The Bank of Canada's interest rate hikes are starting to impact the economy, with the housing market slumping and inflation remaining high. Even if the Bank of Canada stops raising interest rates in its subsequent decision in January, the rate-hike campaign of 2022 could continue to have an impact for months and years. This delayed reaction means that there is likely to be more pain ahead for many Canadian households and businesses facing a combination of slowing growth and high inflation, often referred to as stagflation. The central bank is forecasting close to zero GDP growth through the first half of 2023, which puts the economy on the edge of a recession and expects unemployment to rise.
How the interest rate hikes will play out will depend on how they affect different industries and how tight monetary policy interacts with high levels of debt, abundant savings, and a tight labour market. Typically, it takes six to eight quarters for rate increases to impact inflation fully. This happens in stages: first, rate-sensitive sectors such as real estate are squeezed, then consumer spending is curbed as mortgage costs rise, and finally, employment and business investment are hit. As demand for goods and services weakens, companies stop raising prices and may start offering discounts, which slows inflation.
So far, the major impact has been on the housing market. Home sales in Canada were down 39% in November, year over year. According to the Canadian Real Estate Association, the national average sale price was down around 12%. The sharp drop in sales is due to both market uncertainty and a decline in affordability. The sharp drop in sales leads to potential buyers and sellers slowing down and waiting to see when and where prices stop dropping and settle, before entering the market, while others have been priced out as a sufficient drop in home prices has not yet offset rising mortgage costs.
The auto industry is also affected as lease rates and financing costs rise. This is mainly happening in the high-end of the used-car market. While there is still a high demand for new vehicles due to the backlog in manufacturing over the past two years and a greater number of cash buyers who are less sensitive to interest rates due to the extra savings they have built up during the pandemic, some car dealership owners are anticipating a further drop in demand and are reducing their vehicle inventory.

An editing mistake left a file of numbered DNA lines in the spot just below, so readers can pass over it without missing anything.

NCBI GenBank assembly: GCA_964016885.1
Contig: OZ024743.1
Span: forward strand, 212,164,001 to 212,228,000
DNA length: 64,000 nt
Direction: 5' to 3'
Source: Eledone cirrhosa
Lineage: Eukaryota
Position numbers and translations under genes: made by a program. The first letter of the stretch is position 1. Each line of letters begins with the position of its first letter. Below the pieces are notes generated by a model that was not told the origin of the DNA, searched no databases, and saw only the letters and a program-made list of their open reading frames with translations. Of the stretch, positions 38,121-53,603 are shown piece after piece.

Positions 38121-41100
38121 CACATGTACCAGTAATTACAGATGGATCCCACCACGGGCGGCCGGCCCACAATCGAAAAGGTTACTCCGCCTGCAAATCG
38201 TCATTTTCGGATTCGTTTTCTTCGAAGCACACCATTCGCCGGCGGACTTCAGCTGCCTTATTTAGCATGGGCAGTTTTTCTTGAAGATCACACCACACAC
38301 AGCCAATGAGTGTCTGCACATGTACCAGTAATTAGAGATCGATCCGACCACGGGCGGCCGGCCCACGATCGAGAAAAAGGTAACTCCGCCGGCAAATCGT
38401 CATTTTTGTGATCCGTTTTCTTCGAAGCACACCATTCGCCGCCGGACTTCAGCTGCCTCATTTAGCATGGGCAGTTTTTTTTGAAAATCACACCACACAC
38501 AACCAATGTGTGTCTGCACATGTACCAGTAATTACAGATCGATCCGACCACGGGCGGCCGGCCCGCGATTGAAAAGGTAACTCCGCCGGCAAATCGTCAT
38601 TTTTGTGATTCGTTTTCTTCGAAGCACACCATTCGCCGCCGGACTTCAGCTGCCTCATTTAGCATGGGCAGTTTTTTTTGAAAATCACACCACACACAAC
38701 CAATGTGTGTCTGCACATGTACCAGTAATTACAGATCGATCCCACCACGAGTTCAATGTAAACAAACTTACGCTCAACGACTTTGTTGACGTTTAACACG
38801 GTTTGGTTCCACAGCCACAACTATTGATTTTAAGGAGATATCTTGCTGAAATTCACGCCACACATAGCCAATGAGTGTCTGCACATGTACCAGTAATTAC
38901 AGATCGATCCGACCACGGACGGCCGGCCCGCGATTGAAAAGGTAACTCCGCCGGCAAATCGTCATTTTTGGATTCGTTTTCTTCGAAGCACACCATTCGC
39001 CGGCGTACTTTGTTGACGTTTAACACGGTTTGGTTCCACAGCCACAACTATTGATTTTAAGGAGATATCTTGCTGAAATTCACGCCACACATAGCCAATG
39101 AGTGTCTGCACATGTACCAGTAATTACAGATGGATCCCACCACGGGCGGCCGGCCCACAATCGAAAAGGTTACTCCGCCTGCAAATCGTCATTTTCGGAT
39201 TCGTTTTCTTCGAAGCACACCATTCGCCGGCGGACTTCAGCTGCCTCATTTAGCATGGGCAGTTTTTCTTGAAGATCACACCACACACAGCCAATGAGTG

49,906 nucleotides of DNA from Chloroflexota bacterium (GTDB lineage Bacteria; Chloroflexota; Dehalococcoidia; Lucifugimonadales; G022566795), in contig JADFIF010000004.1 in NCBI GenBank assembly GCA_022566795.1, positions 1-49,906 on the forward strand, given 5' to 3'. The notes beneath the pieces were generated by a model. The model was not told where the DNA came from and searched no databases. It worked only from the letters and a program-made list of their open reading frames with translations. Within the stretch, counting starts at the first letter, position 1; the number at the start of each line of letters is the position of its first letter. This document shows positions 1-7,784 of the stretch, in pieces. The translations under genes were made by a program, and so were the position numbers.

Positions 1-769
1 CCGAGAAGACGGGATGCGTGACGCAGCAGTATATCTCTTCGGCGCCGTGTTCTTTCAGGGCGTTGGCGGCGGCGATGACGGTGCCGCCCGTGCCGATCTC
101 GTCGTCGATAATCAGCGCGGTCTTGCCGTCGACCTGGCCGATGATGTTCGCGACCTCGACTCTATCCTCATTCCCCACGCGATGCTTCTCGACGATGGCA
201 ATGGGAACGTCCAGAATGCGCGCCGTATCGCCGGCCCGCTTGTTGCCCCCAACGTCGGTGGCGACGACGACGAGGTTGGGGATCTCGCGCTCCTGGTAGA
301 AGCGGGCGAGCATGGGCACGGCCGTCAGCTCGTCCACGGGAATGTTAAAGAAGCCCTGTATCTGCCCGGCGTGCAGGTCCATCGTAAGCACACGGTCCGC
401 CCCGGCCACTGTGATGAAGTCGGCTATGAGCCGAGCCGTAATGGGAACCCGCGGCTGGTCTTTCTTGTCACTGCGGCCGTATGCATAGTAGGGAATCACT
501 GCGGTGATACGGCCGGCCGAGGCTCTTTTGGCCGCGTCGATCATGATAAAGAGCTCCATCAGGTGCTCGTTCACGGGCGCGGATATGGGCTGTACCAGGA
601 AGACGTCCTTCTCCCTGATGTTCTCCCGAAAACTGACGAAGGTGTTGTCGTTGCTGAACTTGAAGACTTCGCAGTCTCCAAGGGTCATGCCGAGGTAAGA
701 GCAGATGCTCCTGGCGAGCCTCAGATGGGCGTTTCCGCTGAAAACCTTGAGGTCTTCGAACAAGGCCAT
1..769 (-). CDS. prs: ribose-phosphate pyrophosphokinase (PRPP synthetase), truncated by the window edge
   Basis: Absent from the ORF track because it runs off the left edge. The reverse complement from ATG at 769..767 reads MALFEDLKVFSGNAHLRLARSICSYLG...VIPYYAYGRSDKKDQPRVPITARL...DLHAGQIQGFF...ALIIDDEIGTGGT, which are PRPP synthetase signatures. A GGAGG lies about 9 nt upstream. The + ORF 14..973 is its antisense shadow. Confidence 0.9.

Alltogether, consumer spending in Canada has been sturdy to the sharp increase in interest rates. Canadian Tire's CEO, Greg Hicks, noted on an earnings call last month that shoppers are cutting back on purchases of non-essential items such as electronics and furniture but increasing their spending on essential items, for example auto parts and plumbing. Canadian Tire's retail sales from the third quarter were still down from the second, however they were still $700 million above 2019 levels. However, there are signs that cracks are starting to form. Household spending in Canada was down 0.3% in the third quarter compared to the second. It is expected for this decline to continue as more homeowners witness their monthly mortgage cost rise. The rate hikes are also expected to hit industries such as hospitality, tourism, and transportation. Central bank researchers estimate that around half of all households in Canada have some exposure to interest rate changes, either through their mortgages or other debts. The impact on these households will depend on their individual circumstances, such as their level of debt, the type of debt they have, and their ability to absorb higher borrowing costs.
In conclusion, the Bank of Canada's interest rate hikes are starting to have an impact on the economy, with the housing market in a slump and inflation remaining high. Even if the central bank stops raising rates in its next decision in January.
If you would like to learn more about the current and future state of Canada's housing market. Or if you are thinking about buying or selling your properties, please don't hesitate to reach out to top West Vancouver Waterfront Realtor, Matt Gul with any of your questions regarding buying or listing your home and questions relating to Canada's current housing market as well as ways to appeal your housing assessment.